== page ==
Appeals, Nos. 192 and 193, Jan. T., 1954, from order of Court of Common Pleas No. 5 of Philadelphia County, Dec. T., 1953, No. 6287, in case of Dorothy Kuntz et vir v. Lanbar Hotel Co., Inc. Order affirmed.
Daniel F. Metzman, for appellants.
John W. Fawcett, III, with him Richard E. McDevitt and Montgomery, McCracken, Walker and Rhoads, for appellee.
Before Stern, C.j., Stearne, Jones, Bell, Chidsey, Musmanno and Arnold, JJ.
OPINION BY MR. JUSTICE ALLEN M. STEARNE
The appeals are from an order of a court of common pleas opening a default judgment.
Plaintiffs, husband and wife, instituted an action in trespass against defendant, a hotel company, alleging that both of them were injured through the negligence of defendant. It is averred that the steps on which plaintiffs fell were not maintained by defendant in a safe condition. Damages were claimed aggregating $30,000.00.
The accident occurred November 1, 1953. Suit was commenced February 5, 1954 and the complaint served on defendant the same day. Plaintiffs entered judgment against defendant from want of an appearance, on March 9, 1954. On the following day, March 10, 1954, defendant's attorney filed an order for appearance, but learned that judgment had been entered by default. On March 11, 1954, defendant filed a petition and rule to show cause why the judgment should not be opened. Plaintiffs answered the petition, averring New Matter. This "New Matter" mentioned many instances where plaintiffs' counsel was said to have negotiated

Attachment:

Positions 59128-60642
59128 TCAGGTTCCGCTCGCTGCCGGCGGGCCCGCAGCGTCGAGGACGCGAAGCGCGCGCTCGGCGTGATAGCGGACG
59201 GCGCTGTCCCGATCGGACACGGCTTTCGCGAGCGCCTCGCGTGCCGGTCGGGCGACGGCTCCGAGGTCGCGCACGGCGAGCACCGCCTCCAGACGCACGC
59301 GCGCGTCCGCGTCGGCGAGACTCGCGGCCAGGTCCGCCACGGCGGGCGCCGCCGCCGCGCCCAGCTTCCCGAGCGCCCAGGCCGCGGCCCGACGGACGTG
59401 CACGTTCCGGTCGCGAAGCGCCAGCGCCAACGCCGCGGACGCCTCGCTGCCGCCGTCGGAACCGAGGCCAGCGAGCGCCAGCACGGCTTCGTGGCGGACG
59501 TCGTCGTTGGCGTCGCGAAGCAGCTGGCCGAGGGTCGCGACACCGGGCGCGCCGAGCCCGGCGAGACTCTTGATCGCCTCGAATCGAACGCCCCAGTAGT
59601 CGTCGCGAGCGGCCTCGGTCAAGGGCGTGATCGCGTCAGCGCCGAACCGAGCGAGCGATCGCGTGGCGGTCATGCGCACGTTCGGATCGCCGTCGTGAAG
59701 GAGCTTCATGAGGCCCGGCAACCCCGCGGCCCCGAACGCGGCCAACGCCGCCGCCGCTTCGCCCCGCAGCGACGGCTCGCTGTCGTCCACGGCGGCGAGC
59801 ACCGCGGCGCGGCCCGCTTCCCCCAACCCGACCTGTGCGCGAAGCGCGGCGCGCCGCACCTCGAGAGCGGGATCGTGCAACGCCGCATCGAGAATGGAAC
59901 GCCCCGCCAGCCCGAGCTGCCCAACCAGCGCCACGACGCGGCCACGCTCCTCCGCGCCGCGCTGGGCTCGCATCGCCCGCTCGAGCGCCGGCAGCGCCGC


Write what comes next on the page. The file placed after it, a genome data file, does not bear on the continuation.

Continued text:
with a representative of defendant's insurance carrier, not counsel for defendant. Plaintiffs entered the judgment after a ten-day extension of time had been granted to the insurance carrier to file an appearance. The rule to open was made absolute.
When a default judgment is opened the inquiry is whether or not the court abused its discretion. In Glass v. Farmers National Bank of Watsontown, Trustee, 364 Pa. 186, 70 A.2d 356, this Court, speaking through Mr. Justice JONES, said (p. 190): "The crucial question, then, is whether the action of the learned court below constituted an abuse of discretion. That an exercise of discretion, relieving from a judgment entered by default, is reviewable only for an abuse is so firmly established in the law as to require little citation of authority. In Scott v. McEwing, 337 Pa. 273, 274-275, 10 A.2d 436, we observed that 'The power of a court to grant relief from a judgment entered by default due to a mistake or oversight of counsel is one frequently exercised in the interest of justice, and we have repeatedly said that this Court will not interfere with the lower court's action unless it is clearly shown that its discretion has been abused: [citing cases].' Furthermore, the propriety of the relief is to be adjudged on the basis of equitable principles; such proceedings are equitable in nature and are to be ruled accordingly: see Horn v. Witherspoon, 327 Pa. 295, 296, 192 A. 654, and cases there cited. In the present instance, the learned court below found on substantial evidence, which it justifiably accepted as ...